This year, the African continent and the entire world has witnessed an environmental crisis, ranging from the ongoing locust invasion in the horn of Africa, the Australian bushfires, cyclones and floods, wildfires ravaging tropical rainforests and many countries grappling with the Coronavirus pandemic. All these calamities are a proof that human health is linked to the planet’s health.
Don Bosco Tech Africa (DBTech Africa) through its Green TVET Pillar has been upfront in providing solutions to mitigate some of these pressing environmental challenges. With one million species facing extinction, there has never been a more important time to focus on biodiversity.
On June 3 – June 5, 2020, the Don Bosco TVET centres’ Green Clubs participated in a number of activities in a bid to raise awareness on biodiversity conservation and other environmental matters. The activities included; tree planting initiatives, online conservation campaigns, online competition, games and quizzes.
The climax of these activities was the celebration of World Environment Day on June 5, 2020, which provided an opportunity to rethink how our socio-economic systems have evolved and the impact they have on the environment. This year’s theme was ‘Time for Nature’ (celebrating biodiversity)- a concern that is both urgent and existential.
DBTech Africa joined the rest of the world on Friday June 5, 2020 in marking this day by hosting a Live Webinar to discuss “The impact of Covid-19 on Biodiversity and the role of virtual space in Biodiversity conservation.” The event was graced by DBTech Africa Executive Director, Fr. George Tharaniyil who reiterated the importance of protecting Our Common Home. The meeting was moderated by DBTA Deputy Director Br. John Njuguna, and brought together participants from Africa-Madagascar region.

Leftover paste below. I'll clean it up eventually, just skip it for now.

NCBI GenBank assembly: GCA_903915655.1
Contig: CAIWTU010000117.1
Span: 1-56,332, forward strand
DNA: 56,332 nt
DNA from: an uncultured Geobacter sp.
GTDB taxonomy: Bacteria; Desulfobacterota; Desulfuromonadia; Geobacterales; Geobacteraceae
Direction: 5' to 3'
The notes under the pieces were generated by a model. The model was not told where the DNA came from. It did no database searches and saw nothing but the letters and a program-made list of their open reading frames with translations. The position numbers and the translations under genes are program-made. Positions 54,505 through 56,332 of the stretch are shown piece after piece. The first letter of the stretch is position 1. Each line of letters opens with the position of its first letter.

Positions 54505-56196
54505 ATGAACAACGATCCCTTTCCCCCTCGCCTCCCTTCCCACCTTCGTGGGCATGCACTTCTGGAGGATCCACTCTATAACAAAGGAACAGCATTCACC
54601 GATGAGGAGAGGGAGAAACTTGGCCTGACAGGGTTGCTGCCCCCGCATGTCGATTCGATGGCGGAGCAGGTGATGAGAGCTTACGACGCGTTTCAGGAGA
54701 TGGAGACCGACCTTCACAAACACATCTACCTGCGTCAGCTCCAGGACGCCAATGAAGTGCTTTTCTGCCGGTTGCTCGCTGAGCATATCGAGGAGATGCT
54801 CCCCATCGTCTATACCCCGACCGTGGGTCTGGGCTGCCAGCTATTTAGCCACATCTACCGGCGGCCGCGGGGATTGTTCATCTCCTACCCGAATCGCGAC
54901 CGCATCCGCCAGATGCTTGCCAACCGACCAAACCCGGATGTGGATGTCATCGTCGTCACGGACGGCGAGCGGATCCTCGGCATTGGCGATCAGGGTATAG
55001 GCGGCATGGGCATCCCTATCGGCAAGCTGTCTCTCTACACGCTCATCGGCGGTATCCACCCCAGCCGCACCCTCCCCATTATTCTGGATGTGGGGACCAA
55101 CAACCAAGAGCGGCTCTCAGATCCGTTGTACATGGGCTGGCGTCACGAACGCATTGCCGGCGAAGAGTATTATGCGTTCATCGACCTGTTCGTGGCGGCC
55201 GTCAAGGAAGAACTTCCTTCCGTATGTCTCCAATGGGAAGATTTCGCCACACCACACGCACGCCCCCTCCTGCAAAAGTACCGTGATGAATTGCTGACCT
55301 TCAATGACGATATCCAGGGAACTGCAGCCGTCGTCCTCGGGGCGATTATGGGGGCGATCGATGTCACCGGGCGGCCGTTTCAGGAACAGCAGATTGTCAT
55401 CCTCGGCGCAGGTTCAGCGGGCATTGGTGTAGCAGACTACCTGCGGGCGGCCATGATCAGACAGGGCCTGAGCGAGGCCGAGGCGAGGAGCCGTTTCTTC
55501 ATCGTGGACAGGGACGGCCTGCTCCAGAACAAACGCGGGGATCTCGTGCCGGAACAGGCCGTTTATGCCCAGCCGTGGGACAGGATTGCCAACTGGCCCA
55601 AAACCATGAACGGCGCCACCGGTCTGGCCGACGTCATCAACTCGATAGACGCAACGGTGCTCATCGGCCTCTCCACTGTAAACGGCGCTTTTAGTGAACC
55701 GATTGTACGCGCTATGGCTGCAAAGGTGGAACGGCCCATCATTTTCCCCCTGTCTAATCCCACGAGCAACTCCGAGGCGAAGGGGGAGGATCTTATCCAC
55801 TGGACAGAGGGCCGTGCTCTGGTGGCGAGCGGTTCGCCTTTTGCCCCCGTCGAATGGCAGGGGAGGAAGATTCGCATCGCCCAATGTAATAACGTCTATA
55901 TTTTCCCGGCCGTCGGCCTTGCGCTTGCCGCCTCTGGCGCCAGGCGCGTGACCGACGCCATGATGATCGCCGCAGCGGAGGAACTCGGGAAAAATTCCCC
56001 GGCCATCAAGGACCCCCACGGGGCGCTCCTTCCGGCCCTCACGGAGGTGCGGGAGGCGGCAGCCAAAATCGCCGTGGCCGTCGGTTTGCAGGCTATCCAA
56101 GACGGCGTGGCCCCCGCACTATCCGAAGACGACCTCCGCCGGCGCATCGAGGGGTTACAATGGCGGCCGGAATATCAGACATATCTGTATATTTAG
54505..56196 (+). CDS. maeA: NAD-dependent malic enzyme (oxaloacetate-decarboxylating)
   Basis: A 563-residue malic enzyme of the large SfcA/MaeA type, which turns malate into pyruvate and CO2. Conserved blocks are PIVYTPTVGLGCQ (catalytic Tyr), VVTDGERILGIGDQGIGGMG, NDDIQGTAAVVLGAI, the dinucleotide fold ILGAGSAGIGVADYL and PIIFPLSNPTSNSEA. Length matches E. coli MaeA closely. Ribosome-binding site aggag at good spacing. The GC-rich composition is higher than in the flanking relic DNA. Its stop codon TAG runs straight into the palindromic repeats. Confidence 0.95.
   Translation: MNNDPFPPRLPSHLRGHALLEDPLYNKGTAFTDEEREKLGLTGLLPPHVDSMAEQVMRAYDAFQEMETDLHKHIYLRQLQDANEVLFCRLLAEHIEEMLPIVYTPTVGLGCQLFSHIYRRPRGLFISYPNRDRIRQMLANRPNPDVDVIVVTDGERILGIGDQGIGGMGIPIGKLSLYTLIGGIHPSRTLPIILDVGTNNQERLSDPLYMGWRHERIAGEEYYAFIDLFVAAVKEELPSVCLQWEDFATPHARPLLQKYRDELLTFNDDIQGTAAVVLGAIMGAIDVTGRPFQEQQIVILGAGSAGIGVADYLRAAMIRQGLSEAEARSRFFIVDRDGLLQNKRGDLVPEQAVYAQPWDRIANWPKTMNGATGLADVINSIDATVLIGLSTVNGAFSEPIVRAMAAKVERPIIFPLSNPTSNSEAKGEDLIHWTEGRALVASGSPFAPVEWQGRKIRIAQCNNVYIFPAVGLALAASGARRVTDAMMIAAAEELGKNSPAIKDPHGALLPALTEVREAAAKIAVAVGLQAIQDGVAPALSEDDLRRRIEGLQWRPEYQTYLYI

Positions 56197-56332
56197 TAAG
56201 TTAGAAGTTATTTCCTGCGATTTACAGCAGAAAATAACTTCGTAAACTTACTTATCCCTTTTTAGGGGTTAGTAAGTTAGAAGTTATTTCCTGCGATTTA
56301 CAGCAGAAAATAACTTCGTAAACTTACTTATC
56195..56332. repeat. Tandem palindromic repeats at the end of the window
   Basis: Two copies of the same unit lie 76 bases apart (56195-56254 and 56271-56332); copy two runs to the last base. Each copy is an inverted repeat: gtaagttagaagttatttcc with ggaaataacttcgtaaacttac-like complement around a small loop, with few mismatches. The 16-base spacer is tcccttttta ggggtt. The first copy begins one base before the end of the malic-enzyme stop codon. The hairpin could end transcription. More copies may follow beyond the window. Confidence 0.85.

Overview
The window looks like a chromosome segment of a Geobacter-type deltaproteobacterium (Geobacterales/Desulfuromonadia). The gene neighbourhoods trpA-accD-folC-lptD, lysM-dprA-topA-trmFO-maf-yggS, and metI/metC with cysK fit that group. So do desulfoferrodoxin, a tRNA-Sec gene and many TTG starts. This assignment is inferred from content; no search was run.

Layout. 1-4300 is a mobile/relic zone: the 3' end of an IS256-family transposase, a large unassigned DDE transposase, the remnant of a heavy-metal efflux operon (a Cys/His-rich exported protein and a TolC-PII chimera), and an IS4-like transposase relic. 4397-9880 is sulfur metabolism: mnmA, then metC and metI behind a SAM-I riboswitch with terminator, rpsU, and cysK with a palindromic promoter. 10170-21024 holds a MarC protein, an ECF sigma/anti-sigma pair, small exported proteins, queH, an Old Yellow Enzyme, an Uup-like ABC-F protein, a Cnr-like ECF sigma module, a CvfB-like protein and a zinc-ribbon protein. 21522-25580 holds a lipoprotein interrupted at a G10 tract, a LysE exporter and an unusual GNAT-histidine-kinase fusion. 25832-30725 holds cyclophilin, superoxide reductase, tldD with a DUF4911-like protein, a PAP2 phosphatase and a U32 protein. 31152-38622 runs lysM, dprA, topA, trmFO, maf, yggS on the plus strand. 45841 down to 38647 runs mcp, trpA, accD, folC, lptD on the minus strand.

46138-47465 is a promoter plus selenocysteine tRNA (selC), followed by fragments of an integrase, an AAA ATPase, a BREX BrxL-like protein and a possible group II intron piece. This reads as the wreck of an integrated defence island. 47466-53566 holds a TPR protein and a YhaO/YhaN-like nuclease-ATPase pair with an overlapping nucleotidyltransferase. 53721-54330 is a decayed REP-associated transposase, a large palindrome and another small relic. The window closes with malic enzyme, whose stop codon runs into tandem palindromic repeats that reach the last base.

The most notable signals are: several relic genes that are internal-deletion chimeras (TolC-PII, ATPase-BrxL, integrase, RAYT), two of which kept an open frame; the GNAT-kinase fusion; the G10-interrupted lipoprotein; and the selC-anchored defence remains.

In his presentation, Mr Jack Omondi, DBTA Green Pillar Project Officer noted that Green TVET has gained momentum, and Don Bosco TVET centres are currently implementing the following interventions;
- Promoting conservation of existing biodiversity by establishing tree nurseries and planting indigenous species which are at a threat to extinction through overexploitation.
- Increasing awareness of biodiversity and environmental issues, through Scientific research and improved communication of scientific results. DBTA mobile teams are currently creating awareness on water and wastewater management, waste management, biogas and solar energy.
- Encouraging use renewable energy sources: solar and biogas energy are essential in conserving and preserving biodiversity.
- Promoting the conservation and sustainable use of water resources which are directly linked to biodiversity conservation.
- Reducing the impacts of Agriculture on biodiversity by encouraging the use of innovative techniques to increase productivity and yields and improve food security; and adopting conservation agriculture or “eco-agriculture” approaches).